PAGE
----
What is piety, really? One dictionary defines it as the quality of being religious or reverent. My Bible dictionary calls it “holy living.” Various Bible translations identify it with “the fear of the Lord” or “righteousness.” It’s not a word we use much anymore. In fact, it’s gotten a rather bad name because it’s so much easier to recognize false piety (in other words, hypocrisy) than true piety. Often we think of truly pious people as “goody-goodies,” prudes, or those who are “so heavenly minded, they’re of no earthly use.” Or maybe we regard piety as an unrealistic goal for most of us — something a few great saints might possess, but not attainable for most of us. Maybe we don’t even want to try to be pious because in our culture, it would set us apart as strange or different.
Here’s what Philip Spener, a German Lutheran theologian who has been dubbed ‘the Father of Pietism’ has to say:
“Students should unceasingly have it impressed upon them that holy life is not of less consequence than diligence and study, indeed that study without piety is worthless….whoever grows in learning and declines in morals is on the decrease rather than the increase … everything must be directed to the practice of faith and life.”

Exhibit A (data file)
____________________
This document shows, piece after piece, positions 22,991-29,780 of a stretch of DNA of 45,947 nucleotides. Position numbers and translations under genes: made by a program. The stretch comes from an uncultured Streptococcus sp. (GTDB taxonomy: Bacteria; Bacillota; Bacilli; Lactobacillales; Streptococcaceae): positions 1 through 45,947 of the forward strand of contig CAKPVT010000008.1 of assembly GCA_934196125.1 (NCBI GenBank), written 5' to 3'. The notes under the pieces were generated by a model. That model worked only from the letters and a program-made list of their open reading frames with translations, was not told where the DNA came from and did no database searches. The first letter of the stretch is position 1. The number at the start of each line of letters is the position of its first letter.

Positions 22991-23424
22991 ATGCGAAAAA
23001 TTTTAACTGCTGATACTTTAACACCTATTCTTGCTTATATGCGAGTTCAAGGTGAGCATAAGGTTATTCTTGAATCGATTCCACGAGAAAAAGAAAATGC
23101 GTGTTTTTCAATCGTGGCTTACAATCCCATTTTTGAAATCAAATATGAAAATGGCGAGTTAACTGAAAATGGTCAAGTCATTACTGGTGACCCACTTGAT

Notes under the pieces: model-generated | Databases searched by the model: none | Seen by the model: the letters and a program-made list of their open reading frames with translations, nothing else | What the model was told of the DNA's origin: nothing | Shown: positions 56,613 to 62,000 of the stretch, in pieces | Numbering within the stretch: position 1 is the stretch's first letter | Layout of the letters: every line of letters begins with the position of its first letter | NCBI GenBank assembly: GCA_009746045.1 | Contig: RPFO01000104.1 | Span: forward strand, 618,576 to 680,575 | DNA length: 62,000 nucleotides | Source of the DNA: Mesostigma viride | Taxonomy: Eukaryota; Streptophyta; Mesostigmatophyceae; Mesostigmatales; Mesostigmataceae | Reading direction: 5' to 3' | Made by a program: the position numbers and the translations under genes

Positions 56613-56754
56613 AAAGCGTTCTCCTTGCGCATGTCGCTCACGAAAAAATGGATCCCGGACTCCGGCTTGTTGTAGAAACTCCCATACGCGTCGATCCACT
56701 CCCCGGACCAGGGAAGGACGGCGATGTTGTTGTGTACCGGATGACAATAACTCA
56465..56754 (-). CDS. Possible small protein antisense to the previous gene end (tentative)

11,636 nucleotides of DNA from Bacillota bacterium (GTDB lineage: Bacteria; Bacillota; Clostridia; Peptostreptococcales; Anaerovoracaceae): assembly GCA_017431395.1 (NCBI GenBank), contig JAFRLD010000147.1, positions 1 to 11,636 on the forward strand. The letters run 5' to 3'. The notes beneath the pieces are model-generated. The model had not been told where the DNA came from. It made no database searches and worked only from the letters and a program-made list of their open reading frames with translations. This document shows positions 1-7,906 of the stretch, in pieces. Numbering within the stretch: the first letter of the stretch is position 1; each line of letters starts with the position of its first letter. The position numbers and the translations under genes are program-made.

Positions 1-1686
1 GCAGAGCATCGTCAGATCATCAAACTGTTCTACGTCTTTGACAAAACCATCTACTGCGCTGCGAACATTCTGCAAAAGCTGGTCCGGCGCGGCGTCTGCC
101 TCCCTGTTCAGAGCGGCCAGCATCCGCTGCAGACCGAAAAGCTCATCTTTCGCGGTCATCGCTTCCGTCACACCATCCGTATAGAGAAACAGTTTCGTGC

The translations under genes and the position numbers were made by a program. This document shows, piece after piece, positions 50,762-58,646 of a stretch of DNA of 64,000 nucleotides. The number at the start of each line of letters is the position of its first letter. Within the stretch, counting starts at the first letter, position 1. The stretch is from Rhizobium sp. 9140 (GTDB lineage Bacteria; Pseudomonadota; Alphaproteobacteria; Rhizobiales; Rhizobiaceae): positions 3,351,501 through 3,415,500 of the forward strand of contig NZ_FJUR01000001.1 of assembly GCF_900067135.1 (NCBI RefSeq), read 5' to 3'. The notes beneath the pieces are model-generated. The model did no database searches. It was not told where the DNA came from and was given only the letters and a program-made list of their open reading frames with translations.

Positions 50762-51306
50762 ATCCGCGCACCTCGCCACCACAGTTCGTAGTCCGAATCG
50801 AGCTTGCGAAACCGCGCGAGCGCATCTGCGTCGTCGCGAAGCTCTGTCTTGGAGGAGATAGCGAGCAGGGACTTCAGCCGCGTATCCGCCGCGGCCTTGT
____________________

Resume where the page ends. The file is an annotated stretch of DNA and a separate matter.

or as James, the brother of Christ puts it:
“For as the body without the spirit is dead, so faith without works is dead also” James 2:26
Christian study, worship and fellowship should lead to a life that is increasingly pious, or holy. Lutherans (and I’m sure lots of others) call this process sanctification, and although we’re never finished, it’s not a pie-in-the-sky goal either. Piety is what the Christian life is all about. I look forward to exploring it further with our authors and readers this month.